Graphic designer and visual artist Scott Reinhard has an ongoing project that sees regular maps turned into intricate three-dimensional works of art. Harnessing a keen interest in the land forms of stateside regions, the Brooklyn-based creative remodeled age-old maps of places that he has visited.
Referencing the database of the United States Institute of Geology, Reinhard’s geographic visualizations highlight elevation with a gradient of tones, shadows, highlights, as well as chart details that are unique for each location.
In regards to the project, Reinhard expressed:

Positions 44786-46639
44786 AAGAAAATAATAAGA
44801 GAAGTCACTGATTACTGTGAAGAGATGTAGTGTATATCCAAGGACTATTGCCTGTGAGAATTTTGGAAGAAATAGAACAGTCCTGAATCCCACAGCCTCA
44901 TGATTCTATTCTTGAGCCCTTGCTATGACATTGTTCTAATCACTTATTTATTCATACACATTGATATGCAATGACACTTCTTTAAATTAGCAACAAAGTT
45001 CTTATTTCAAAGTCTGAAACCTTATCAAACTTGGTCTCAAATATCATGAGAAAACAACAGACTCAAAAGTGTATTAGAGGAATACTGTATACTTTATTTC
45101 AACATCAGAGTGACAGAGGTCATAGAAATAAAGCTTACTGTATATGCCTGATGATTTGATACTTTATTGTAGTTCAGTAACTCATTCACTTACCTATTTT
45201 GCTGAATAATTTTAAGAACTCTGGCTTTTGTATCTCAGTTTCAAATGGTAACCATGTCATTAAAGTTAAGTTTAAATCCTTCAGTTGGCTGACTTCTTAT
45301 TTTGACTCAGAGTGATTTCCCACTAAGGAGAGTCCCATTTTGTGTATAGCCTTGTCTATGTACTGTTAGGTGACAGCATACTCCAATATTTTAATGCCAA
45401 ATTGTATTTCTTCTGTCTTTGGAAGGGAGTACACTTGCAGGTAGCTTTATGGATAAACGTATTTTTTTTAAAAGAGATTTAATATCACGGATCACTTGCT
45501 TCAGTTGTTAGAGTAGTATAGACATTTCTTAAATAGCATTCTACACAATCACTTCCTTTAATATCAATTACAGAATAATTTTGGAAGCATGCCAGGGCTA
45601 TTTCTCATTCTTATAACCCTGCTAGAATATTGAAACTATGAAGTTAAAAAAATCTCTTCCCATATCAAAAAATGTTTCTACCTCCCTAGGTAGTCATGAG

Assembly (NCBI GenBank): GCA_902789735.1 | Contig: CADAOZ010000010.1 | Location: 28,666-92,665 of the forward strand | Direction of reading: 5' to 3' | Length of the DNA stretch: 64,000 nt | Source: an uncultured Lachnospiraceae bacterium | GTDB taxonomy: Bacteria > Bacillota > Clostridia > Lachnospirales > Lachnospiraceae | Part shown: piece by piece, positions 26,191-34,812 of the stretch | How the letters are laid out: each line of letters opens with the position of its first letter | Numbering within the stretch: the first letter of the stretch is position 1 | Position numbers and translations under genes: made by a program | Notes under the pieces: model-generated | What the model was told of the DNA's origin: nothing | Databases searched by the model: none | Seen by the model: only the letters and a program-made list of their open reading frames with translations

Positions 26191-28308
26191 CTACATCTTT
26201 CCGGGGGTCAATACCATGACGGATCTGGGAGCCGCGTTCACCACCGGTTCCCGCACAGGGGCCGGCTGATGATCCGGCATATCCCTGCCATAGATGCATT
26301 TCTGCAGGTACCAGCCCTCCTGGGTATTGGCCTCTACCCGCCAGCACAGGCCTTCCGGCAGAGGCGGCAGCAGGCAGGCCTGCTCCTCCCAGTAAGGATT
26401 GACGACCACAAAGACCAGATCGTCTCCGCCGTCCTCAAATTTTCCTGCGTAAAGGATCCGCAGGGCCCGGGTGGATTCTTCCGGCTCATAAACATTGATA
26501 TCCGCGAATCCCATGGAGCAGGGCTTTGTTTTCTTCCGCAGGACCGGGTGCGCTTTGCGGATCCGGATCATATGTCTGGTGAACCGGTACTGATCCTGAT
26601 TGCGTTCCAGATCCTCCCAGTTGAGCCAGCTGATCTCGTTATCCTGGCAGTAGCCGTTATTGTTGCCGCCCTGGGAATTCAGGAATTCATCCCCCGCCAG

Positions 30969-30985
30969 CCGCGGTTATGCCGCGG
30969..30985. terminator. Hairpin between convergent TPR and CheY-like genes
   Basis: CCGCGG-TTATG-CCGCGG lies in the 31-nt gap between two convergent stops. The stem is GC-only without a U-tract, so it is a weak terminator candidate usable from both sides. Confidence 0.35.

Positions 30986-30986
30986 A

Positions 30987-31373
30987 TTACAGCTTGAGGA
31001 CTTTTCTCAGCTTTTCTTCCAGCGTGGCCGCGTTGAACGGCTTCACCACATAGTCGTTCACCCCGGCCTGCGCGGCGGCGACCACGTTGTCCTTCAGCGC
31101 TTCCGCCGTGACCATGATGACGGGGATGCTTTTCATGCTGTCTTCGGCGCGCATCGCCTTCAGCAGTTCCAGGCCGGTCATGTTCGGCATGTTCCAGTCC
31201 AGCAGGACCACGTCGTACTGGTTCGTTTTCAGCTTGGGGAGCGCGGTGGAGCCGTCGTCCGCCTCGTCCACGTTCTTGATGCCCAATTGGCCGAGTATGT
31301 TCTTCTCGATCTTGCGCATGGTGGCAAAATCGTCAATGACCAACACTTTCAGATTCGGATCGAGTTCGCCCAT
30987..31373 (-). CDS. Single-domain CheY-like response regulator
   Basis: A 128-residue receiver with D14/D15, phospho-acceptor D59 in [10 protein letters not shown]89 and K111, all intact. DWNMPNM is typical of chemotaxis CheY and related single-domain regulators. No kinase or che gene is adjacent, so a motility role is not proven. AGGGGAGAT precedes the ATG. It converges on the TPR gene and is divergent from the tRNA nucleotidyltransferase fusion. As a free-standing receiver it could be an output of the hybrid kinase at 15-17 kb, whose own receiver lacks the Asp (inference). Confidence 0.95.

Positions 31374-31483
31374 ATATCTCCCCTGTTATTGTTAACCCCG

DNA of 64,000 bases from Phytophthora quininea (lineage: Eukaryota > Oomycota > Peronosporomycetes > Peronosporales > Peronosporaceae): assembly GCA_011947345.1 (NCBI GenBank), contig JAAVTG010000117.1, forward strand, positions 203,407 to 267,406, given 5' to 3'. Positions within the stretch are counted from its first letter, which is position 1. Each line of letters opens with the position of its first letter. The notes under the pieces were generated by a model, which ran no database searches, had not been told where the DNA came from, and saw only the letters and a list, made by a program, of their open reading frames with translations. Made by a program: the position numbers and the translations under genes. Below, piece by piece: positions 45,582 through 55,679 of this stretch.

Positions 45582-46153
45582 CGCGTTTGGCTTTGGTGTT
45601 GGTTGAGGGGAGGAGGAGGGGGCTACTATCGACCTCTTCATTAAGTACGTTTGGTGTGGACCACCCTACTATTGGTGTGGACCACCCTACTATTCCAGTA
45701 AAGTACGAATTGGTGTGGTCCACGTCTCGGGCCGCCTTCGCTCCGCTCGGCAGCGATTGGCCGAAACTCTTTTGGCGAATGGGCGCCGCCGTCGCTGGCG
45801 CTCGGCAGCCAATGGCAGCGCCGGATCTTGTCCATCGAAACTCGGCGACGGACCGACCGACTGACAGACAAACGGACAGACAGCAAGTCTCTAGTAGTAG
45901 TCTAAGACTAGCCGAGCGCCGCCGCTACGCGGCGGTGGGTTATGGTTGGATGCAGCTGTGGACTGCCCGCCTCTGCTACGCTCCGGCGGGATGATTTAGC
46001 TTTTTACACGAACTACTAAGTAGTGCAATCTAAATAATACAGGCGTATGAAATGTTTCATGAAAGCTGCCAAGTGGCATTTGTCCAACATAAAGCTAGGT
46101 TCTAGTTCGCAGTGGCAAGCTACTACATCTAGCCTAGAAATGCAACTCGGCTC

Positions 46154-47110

I’ve been working with geographic imagery the last few years. I find the natural systems that shape our landscape fascinating and beautiful. Features of the land are slightly out of scale to our day-to-day lives, so we are unable to get the bigger picture of where we live. As I’ve explored imaging techniques, I’ve found that the history of our landscape exists in its elevation—its formation, collisions, erosion, and so on. It’s all there. And as I’ve combined visualizations of the landscape with historic maps, there is the added layer and graphic and cartographic design history added to the mix. I love how these maps come to life. Humans have been exploring and attempting to chart their world forever, and I can sit in my bedroom in Brooklyn and freely access data for every square inch of the Earth, it’s mind-blowing.